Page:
A large group besieged Tsim Sha Tsui Police Station, defacing the walls with graffiti and starting a fire outside its gates. They also used slings to lob bricks over the wall at parked cars in the station premises and pointed laser beams at the officers inside, all the while shouting expletives.

Police closed their reporting room services – where people seeking the force’s help in person are received – at the Mong Kok, Tsim Sha Tsui, Hung Hom and Yau Ma Tei stations.

What is LIHKG and how did it become go-to forum for Hong Kong’s protesters?

On the ground, though, officers were barely visible at first when protesters began gathering in the playground in Mong Kok for their rally.

Organisers said 120,000 people took part; police estimated there were only 4,200 participants.

What began as a peaceful assembly, however, soon descended into mayhem as marchers departed from their approved route and split in different directions.

Riot police attempt to clear protesters and barricades in Tsim Sha Tsui. Photo: Sam Tsang

Ribbon-like columns of black-shirted protesters, kitted out in helmets, masks and goggles, snaked southwards from Mong Kok towards Yau Ma Tei, Jordan and then Tsim Sha Tsui.

More than half the shops along the route were shuttered as tourists gaped at the spectacle of demonstrators gathering metal fences to put up barricades at different streets in Mong Kok, a bastion protest site of the 2014 Occupy movement.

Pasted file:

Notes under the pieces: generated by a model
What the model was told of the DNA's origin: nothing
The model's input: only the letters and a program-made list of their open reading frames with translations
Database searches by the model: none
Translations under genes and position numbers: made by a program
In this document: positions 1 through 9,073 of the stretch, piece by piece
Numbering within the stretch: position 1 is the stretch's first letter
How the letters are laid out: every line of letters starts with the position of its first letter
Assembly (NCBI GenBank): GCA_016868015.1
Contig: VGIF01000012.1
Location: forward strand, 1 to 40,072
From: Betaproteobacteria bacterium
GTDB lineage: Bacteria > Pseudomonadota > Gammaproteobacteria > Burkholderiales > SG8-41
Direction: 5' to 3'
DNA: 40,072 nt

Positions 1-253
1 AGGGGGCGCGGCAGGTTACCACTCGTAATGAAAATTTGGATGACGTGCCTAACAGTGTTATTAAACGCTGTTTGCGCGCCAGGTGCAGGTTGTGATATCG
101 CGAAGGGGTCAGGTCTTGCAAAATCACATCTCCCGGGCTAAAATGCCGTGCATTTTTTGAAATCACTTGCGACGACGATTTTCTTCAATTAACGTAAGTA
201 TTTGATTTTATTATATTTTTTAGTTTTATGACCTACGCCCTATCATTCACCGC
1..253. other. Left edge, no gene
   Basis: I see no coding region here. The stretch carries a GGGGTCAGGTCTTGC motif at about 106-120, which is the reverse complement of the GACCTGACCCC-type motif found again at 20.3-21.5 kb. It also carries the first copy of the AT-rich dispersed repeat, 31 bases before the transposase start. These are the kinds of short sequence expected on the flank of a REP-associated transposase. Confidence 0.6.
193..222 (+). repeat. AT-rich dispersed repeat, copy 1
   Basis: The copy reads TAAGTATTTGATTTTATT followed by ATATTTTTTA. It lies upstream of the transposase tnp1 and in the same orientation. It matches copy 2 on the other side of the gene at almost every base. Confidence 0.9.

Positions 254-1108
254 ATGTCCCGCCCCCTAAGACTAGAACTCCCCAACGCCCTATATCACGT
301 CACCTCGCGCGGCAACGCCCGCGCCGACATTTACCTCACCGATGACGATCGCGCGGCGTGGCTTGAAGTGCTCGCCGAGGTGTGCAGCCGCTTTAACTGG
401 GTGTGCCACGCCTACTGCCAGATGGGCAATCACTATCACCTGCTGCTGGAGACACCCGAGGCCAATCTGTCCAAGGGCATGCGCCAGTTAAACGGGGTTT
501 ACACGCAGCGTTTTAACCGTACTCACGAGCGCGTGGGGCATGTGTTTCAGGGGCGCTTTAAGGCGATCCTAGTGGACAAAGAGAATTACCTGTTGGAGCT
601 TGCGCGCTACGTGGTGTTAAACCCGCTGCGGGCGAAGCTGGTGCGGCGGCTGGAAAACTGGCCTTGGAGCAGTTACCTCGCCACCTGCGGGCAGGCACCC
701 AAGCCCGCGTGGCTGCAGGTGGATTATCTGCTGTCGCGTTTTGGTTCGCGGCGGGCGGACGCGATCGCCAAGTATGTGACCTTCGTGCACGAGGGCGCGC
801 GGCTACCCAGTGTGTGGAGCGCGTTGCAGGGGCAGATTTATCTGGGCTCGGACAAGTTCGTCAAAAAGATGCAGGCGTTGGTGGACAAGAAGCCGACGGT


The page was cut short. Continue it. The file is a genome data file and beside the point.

In Tsim Sha Tsui, near the clock tower, four protesters were spotted clambering up the flagstaff to remove the Chinese flag, which they flung into the harbour while tourists took pictures.

Nathan Road soon came to a standstill and protesters marched on towards the tunnel near Polytechnic University. Groups of them quickly emptied water barricades separating the two-way traffic and hauled them, along with metal fences, to block vehicles on both sides.

Traffic seized up for more than an hour, before protesters retreated as word spread that police were coming after them.

Protesters hold their ground in Tsim Sha Tsui. Photo: Sam Tsang

Protesters then drifted back to Mong Kok, some taking a break for dinner, while others appeared to be assessing where they ought to go next. The protesters were communicating verbally or in secret chat groups.

The usually crowded streets of Mong Kok, which would have been packed with diners and shoppers on a typical Saturday evening, were ceded over to them.